2.Larval Rearing

SELFDOTT has established a knowledge base for larval rearing- using an integrated approach which has lead to real progress in this field. The bottlenecks which still remain are  the product of the limited availability of eggs and larvae during a short spawning season. At the moment there is a lack of repeatability in results which needs to be addressed. Larval rearing is still at the research stage and has not reached the status  of a commercial technology.

3.Nutrition and Diets

The SELFDOTT projects on nutrition have provided a strong foundation  for future developments. Special emphasis should be placed on weaning diets and “as early as possible diets” for larvae. An alternative dry diet should be developed to replace the  present supplementary reared yolk sack larvae.

4.Fingerling Management

Fingerling transfer and cage adaptation  have been a main bottleneck in SELFDOTT  and have also  been seen by other research teams in Australia and Japan. The fingerling stage  is extremely sensitive and the   development of techniques for handling and transport require special attention.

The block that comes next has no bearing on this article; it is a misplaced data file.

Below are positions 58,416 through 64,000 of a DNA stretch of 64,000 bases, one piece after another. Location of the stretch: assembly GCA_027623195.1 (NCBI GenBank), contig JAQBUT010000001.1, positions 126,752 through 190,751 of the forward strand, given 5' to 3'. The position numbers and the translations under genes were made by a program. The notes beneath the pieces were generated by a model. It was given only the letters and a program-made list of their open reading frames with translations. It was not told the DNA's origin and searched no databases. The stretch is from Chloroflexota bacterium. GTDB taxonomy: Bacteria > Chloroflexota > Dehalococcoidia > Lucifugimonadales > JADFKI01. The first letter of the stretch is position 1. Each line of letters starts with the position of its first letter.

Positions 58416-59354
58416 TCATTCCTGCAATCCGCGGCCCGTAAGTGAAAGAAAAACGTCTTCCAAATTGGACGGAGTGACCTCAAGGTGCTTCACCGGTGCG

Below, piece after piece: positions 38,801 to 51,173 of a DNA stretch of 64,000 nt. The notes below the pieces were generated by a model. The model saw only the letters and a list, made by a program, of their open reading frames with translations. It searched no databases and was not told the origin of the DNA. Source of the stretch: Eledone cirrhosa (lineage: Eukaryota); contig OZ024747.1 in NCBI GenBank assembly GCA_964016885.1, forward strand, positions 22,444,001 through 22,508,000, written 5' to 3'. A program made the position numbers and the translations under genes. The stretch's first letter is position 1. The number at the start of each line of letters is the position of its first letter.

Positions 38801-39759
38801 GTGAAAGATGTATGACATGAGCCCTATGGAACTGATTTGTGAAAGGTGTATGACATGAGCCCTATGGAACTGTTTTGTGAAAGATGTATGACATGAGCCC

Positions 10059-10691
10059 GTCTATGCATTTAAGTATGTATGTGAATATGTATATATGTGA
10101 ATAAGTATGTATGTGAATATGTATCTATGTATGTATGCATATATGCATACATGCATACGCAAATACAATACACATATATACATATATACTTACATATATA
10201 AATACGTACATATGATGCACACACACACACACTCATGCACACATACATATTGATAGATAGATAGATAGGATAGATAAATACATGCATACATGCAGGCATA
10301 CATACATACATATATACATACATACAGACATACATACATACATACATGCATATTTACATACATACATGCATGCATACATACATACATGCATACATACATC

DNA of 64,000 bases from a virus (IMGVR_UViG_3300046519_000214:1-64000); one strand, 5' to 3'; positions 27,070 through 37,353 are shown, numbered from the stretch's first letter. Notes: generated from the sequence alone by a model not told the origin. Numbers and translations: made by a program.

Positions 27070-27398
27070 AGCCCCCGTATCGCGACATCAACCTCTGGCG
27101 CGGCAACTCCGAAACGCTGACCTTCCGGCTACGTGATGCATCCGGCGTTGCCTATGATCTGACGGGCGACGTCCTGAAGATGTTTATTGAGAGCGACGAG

5.New Legislation?

New regulations  may be required for  the “new products” arising out of sustainable BFT aquaculture which may no longer fall under the remit of wild population measures. In this context traceability technologies (“farm to fork”) and distinguishing between cultured and wild populations must become standard practice for the industry. Previous legislative models for aquaculture  of endangered species  may serve as an example.

6. Finance and Funding?

Further public funding  is required for research to close some of the gaps in our knowledge and over come some of the remaining bottlenecks. Continuing cooperative industrial support and investment is also necessary  to translate  research results into commercial technology.